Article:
Have a G’Day at Nashville Zoo
It was one of those perfect Fridays where the sun’s heat was pleasant and a slight breeze rustled the hair off the back of your neck. It was the kind of Friday that called for a visit to the Nashville Zoo.
Jim Bartoo is not only the director of communications for the Nashville Zoo but also offered his service as my guide that Friday afternoon. He knows the zoo inside and out, and a wealth of animal trivia. As he showed me around the exhibits, he interacted with the visitors, answering questions and giving information that left visitors wide-eyed and grinning as they stared at the zoo’s inhabitants.
The zoo has grown from a small operation in Cheatham County to an Association of Zoos and Aquariums accredited facility. The Nashville Zoo is Middle Tennessee’s No. 1 attraction, with 400 animal species, an annual attendance of over 780,000 visitors and new, dynamic exhibits, and its contribution to conservation programs is well noted, with the birth of three adorable clouded leopard cubs, a Baird’s Tapir and a Bongo calf all within 2013.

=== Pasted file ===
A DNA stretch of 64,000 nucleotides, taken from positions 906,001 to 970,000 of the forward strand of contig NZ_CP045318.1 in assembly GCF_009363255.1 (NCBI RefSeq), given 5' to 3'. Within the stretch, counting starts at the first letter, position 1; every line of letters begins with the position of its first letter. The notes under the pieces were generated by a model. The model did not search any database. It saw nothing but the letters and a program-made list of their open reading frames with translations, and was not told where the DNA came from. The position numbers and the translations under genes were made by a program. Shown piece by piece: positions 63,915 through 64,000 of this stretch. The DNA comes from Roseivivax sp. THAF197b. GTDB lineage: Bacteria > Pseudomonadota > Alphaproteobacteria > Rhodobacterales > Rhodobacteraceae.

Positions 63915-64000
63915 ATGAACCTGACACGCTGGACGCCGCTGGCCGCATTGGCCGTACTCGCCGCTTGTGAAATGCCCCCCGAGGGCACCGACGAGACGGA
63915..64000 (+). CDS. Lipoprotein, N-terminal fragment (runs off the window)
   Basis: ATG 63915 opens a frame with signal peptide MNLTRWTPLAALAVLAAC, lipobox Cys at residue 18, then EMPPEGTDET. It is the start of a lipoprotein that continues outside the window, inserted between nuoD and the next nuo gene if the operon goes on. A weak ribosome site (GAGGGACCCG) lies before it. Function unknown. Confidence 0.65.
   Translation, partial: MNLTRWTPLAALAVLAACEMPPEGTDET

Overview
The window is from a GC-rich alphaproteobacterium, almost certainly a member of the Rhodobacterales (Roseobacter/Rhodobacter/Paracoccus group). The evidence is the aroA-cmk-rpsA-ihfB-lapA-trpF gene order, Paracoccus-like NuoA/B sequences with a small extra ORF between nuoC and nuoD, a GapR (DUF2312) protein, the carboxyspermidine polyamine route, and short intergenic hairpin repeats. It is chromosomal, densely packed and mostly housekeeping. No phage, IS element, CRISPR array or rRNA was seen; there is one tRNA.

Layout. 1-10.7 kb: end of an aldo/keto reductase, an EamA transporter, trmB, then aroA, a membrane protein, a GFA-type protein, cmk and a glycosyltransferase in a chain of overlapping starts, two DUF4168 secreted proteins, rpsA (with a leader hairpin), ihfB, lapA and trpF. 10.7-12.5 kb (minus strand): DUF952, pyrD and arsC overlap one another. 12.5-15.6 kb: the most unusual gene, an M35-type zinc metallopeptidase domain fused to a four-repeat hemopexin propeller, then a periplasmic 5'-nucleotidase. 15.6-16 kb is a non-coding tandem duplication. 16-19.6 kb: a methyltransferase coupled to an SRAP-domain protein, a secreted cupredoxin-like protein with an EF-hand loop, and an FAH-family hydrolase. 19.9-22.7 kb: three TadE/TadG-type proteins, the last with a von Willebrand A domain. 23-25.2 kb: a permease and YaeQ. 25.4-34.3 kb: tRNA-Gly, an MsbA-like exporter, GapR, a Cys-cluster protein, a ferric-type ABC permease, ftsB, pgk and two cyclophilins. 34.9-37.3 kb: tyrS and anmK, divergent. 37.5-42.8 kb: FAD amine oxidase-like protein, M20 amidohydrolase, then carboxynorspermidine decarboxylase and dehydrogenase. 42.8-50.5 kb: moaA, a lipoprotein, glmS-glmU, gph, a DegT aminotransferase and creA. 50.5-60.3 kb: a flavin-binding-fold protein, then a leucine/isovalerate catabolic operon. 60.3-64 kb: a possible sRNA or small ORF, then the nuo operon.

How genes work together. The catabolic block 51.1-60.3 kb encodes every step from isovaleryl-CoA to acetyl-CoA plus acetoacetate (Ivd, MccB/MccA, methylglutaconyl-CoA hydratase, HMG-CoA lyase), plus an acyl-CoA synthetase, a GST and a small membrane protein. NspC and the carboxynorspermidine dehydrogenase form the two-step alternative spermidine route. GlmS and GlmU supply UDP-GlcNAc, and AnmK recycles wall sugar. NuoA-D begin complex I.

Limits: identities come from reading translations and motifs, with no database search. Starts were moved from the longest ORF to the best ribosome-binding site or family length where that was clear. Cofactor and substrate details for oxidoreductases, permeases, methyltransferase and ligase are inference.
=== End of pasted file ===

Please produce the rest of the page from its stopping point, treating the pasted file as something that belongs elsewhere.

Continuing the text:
The Kangaroo Kickabout, the newest exhibition, gives visitors an up-close-and-personal look at Australia’s famous marsupial: the red kangaroo. The exhibit is now open and has 4,500 square feet of naturalistic Australian landscape. Guests can view the ‘roos from the outside or step into the exhibit and walk along the path through the middle of the habitat. Kangaroos are free to wander the exhibit and some are friendly enough to come up to guests for a small pat. Zoo keepers are on hand to answer questions and make sure everyone is safe. The kangaroos are most likely to be more active in the morning, as they squeeze in a nap in the afternoon. To have the best chance of getting to pet a kangaroo, guests should visit the zoo beginning at 9 a.m.
Male kangaroos grow up to 5.5 ft. with an almost four-foot-long tail. Females are about 3 ft. tall with a tail length up to 33 inches.
After you’ve visited with the marsupials, there are many other animals to see. Be sure to take a stroll along the Jungle Loop and visit the Unseen New World, where lizards, deadly spiders, serpents and beautiful fish can be seen.
As the cooler months begin to come full force, the zoo hosts a plethora of events like Ghouls at Grassmere Oct. 24-27, a family favorite for some Halloween fun that includes a Monster Lab, Monster Mash, Carn-Evil and a costume parade; and Zoo Run Run 2014 happening Jan. 25, 2014 which celebrates the return of DinoTrek, an adventure like no other that features lifelike dinosaurs opening Spring 2014.
Have you visited Kangaroo Kickabout yet? Share your experiences in the comment box below!
*Some photos courtesy of Nashville Zoo’s Amiee Stubbs